Society might shun the victim for this choice, transmute them into monsters. If so, who would speak on their behalf? This is the punishment people bring upon themselves and to one another. We reap what we sow. Victims are not my responsibility, but society's for creating them in the first place. Generally I can do my best to protect people, but sometimes one can only do what they can to the best of their ability. Batman is a fictional character, I am simply Dallas. Besides, what can I do to protect others by living in the past? Generally speaking, the rest of the world resides in the present. And I have been behind it in some ways.

"But what about the damage/what you lost?"

Devoting the rest of my life to find this person will not restore anything I have lost. I must choose to live. I must choose to find happiness while I yet live. By dedicating a pursuit to justice or harboring hatred, I do not survive the past. Instead, the past merely becomes a prison. And that just won't do.

"That is remarkably selfish."

Much less selfish than poking at others to do that which they would never do, themselves. Even then, I fail to see how it is selfish to try to heal as a healthy human being. Wouldn't hate make me another monster in this society? Unless one can fit their feet in my boots and continue to put one foot in front of the other... They cannot truly judge me with a clear conscience, can they? In cases like these, people don't understand often because they do not want to understand. Perhaps more people would be so bold if the world yielded more than skewed views of heroes and victimhood. If a woman is abused, it is often a tragedy. When she stands up to own her survival, she is heroic. If a man is abused, it is almost always played for laughs. When he stands, he is publically shamed before the world. Given my experiences, I would say both should be equal. Still, if I really wanted to be someone's hero in this world, I would have to fight stigmas like this, by myself, on multiple fronts.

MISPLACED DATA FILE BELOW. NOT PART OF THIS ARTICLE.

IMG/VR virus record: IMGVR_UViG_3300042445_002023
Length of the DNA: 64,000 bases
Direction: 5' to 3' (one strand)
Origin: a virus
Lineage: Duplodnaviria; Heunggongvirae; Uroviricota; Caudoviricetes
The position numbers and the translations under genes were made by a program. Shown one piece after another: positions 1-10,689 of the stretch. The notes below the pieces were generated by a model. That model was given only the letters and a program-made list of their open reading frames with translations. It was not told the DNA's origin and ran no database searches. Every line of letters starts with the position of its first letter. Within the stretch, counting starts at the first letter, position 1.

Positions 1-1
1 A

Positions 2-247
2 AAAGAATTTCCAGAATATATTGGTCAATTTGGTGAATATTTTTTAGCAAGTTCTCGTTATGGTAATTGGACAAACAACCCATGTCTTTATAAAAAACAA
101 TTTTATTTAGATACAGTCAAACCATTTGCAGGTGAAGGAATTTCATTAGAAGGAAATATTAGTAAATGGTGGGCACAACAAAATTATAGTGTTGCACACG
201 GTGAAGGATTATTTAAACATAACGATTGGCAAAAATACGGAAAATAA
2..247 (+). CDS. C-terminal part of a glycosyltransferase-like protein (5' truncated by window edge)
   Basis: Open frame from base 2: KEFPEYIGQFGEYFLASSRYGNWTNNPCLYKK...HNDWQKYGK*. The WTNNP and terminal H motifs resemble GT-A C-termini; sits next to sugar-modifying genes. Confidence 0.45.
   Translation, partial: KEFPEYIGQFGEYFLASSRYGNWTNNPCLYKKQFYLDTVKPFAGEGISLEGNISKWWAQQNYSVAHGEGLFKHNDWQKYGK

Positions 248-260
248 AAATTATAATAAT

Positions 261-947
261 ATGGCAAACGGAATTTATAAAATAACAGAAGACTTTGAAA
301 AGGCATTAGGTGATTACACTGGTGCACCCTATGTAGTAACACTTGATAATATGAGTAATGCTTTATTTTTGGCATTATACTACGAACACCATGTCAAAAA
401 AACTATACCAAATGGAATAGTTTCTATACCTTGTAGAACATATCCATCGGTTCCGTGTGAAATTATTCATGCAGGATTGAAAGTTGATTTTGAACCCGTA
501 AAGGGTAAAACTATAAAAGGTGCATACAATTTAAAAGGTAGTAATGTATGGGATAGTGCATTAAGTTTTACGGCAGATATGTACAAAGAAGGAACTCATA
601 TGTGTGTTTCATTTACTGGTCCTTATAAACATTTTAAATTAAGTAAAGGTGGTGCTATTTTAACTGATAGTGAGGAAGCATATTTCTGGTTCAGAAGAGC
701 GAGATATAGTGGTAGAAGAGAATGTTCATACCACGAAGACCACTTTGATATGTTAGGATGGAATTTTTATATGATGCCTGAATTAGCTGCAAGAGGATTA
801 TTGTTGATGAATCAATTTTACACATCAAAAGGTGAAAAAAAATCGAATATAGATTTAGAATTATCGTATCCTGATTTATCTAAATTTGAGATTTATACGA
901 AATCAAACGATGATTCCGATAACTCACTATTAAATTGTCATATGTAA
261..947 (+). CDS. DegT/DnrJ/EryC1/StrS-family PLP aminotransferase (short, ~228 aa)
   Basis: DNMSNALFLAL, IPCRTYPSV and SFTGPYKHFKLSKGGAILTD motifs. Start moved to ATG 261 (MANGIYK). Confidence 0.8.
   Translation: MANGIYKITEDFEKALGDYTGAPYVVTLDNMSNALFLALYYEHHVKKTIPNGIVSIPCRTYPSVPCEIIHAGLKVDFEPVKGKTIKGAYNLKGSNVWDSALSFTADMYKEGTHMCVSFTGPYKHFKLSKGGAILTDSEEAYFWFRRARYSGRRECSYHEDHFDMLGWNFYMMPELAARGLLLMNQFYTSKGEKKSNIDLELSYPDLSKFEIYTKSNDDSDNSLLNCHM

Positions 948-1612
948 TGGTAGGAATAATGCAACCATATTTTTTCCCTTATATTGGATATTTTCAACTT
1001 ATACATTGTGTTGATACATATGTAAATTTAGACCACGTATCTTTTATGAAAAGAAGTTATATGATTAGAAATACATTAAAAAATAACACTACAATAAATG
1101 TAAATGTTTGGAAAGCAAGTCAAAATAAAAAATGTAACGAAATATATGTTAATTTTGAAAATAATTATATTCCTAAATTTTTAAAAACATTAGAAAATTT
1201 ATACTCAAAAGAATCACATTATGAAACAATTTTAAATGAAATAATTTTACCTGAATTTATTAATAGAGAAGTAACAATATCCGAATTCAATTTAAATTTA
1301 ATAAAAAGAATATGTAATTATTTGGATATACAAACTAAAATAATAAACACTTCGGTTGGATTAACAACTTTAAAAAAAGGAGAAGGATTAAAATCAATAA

In the end, I choose to forgive and keep moving forward. I choose to break the cycle on my own. Hate cannot be my prison. Darkness cannot turn darkness. Only light can do that.
« Last Edit: May 01, 2019, 04:08:13 PM by Dallas »

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Re: To Forgive an Abuser (Choosing Happiness)
« Reply #1 on: Today at 12:03:12 PM »
Dallas, thank you for sharing, and I am very sorry to hear that you have suffered from abuse.

However, I think the message you're sending about forgiveness is a wonderful one to share. I can't say that I've faced the stigmas that men face in these unfortunate situations, but I had a few people who couldn't (and some who still don't) understand why I forgave those in my life who have wronged me. There is definitely something to that saying; forgive but never forget.

There is this misconception that forgiving someone means you're weak, when really, it is one of the most powerful things a person can do. Choosing to peel away the 'victim' label and take back control over your own life is not only rewarding, it's liberating, and in my opinion, is completely necessary for healing.

I hope that those around you who disagree with your decision will come around and support you. And even if they don't, I support you and I'm sure many others will, too.